Soon parting ways with Mashiyane, Kwela falls in with the Dorkay House scene, a hub for jazz and theatre. This amalgam of influences is evinced by the cinematic scope of pianist, composer and arranger Gideon Nxumalo’s landmark 1970 recording Early-Mart, in tribute to the slain drummer, Early Mabuza. Kwela participates in this album, orchestrated by Nxumalo, a mainstay at Dorkay House and a maestro whom Kwela considered a master and mentor.

Produced by Rashid Vally and released on his imprint Soultown Records (which, in 1974, becomes As-Shams/The Sun), the album presages a golden age of South African jazz that would spill over into the early 1980s. Although Kwela’s performance is not credited, a norm at the time, he puts in a star turn, with emotive licks in the mournful centrepiece, Slow Blues.

In the same decade, Kwela turns a corner in his recording career, releasing the warmly produced Soul Bag on Atlantic City in 1972 as the leader of an initially uncredited Allen Kwela Octet. 

Kwela’s experiments on Alex Express by The Cliffs, which was released on J-Town Records in the mid-1970s, caught the ear of a young Bheki Khoza.

“I copied that recording, listening to what he was playing long before I met him,” says Khoza one Friday evening in 2023, at a rehearsal spot near Jeppestown. “Back then when we’d form bands in Durban, there was an older guy named Zithulele Dlamini who would guide us. He had albums by Allen Kwela, Dick Khoza, Heshoo Beshoo and the like. That’s how I got influenced by Allen’s playing. His marabi was polished. He added passing chords and was very advanced in harmony.”

By the mid-1970s, Kwela would have already been part of the motley crew of guitarists who hung around Lucky’s, otherwise known as Club Pelican, in Soweto.

“There was always this competitive spirit, but particularly with him and Themba Mokoena,” says Pelican scenester and then-Harari member Sipho “Hotstix” Mabuse. “But Allen was almost a one-man band. He could play guitar and add other structures within the music, like backing bass.”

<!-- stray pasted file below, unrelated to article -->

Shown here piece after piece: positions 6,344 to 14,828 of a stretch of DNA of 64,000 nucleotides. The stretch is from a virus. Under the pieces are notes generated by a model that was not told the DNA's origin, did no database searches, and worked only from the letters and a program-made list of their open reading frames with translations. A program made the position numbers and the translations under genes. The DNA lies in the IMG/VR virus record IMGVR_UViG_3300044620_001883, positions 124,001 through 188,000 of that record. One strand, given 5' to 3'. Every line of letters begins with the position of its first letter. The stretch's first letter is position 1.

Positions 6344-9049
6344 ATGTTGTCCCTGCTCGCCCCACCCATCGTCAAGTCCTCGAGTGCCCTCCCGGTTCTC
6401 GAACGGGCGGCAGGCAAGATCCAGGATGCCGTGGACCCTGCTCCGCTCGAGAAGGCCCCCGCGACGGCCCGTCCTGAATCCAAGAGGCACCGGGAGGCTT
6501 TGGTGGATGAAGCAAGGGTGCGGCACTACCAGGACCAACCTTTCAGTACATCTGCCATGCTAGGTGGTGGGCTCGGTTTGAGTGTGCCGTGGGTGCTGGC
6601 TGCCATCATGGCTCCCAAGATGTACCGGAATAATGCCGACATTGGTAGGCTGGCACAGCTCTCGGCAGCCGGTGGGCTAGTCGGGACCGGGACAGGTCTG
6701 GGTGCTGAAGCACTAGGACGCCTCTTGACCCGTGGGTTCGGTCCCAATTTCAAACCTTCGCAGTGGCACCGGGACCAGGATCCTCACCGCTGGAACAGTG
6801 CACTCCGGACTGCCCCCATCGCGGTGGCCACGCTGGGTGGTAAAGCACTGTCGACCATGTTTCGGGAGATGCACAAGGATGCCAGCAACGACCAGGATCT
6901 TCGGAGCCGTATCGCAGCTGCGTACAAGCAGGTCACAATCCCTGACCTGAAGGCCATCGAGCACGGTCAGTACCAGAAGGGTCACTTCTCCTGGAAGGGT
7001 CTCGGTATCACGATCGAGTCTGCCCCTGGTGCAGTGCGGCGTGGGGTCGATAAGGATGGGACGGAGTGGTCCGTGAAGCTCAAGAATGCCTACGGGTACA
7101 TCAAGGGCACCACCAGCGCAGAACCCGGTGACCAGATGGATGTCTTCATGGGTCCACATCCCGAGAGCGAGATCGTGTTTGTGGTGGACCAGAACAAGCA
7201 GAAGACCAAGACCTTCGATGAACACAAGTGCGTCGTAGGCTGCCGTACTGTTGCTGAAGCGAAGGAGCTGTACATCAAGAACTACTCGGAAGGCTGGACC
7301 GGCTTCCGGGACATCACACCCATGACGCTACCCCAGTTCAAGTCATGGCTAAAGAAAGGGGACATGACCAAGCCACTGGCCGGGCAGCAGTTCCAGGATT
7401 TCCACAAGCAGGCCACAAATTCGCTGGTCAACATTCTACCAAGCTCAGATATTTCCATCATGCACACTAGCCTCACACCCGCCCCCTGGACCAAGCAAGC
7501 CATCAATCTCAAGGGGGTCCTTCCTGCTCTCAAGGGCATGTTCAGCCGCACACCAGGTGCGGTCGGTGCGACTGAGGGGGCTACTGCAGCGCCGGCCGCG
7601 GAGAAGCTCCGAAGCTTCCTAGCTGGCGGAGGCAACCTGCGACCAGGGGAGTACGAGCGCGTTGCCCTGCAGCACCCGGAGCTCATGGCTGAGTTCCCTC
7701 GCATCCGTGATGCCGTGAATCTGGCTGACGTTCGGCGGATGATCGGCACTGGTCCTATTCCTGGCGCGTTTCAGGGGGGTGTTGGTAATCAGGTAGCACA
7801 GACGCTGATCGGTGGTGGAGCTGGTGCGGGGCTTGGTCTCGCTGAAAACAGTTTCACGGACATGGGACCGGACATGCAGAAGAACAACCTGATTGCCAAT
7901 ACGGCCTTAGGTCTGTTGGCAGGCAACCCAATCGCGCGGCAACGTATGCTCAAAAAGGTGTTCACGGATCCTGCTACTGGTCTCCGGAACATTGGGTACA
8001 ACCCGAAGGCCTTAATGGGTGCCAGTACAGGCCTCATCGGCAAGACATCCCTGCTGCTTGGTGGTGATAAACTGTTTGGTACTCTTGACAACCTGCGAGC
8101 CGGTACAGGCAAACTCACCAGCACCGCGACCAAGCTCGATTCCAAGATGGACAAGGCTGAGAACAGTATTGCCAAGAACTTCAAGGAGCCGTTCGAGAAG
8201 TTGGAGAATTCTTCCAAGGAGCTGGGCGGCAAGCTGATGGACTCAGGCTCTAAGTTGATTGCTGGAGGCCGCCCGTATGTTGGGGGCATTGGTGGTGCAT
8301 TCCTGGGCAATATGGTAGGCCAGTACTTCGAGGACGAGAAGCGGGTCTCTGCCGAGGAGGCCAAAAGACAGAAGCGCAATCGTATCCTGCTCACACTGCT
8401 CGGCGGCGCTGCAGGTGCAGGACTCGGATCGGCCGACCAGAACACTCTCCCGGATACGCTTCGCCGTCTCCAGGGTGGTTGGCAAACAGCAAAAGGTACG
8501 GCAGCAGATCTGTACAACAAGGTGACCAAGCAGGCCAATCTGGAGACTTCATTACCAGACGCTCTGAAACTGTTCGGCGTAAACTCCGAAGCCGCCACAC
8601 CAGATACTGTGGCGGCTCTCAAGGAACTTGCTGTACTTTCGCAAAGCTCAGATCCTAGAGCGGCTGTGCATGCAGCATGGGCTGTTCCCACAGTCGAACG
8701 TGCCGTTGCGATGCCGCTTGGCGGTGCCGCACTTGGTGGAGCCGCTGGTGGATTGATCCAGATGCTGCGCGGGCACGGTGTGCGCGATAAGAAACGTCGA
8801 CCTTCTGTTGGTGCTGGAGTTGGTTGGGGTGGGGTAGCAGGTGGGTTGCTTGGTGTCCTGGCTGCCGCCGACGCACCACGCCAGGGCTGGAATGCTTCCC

In 1975, when Kwela stepped into the state-of-the-art Satbel Music Recording Studios on 195 Marshall Street to work on Black Beauty for the Joburg/Soweto labels, the long wave of Mannenberg’s popularity was just beginning its swell. Its effect on the craft of South African jazz production, however, was immediate. Mannenberg’s open-ended structure, in which a chord progression unfurls into a series of solos and a jam-like atmosphere, resulting in a hypnotic, almost 15-minute composition, became a hugely replicable template.

Polished: Bheki Khoza (above), himself an accomplished guitarist, was influenced in his early years by the playing of Allen Kwela. Photo: Lauren Mulligan/Gallo Images

While Black Beauty stands as a distinctive showcase of Kwela’s skills, not least because he doesn’t get buried in the mix by inadequate technology that had defined much of his output hitherto, he was still conflicted by the pressure for commercial success.

The title track opens things up with a strong marabi feel and a cyclical melody that centres soloing. “If you knew Allen, you’d dispute that it’s him playing here, because he is playing the very thing that he was criticising,” says contemporary and former Movers and Boyoyo Boys member Lulu Masilela of the opening song. “Maybe this valorisation of American jazz was a viewpoint imposed on him. But what I know is that musicians from Durban — wow! That’s where the Americans landed. Durban, Cape Town, Port Elizabeth, East London. People from there were too jazzy and they dug jazz [before everyone else].”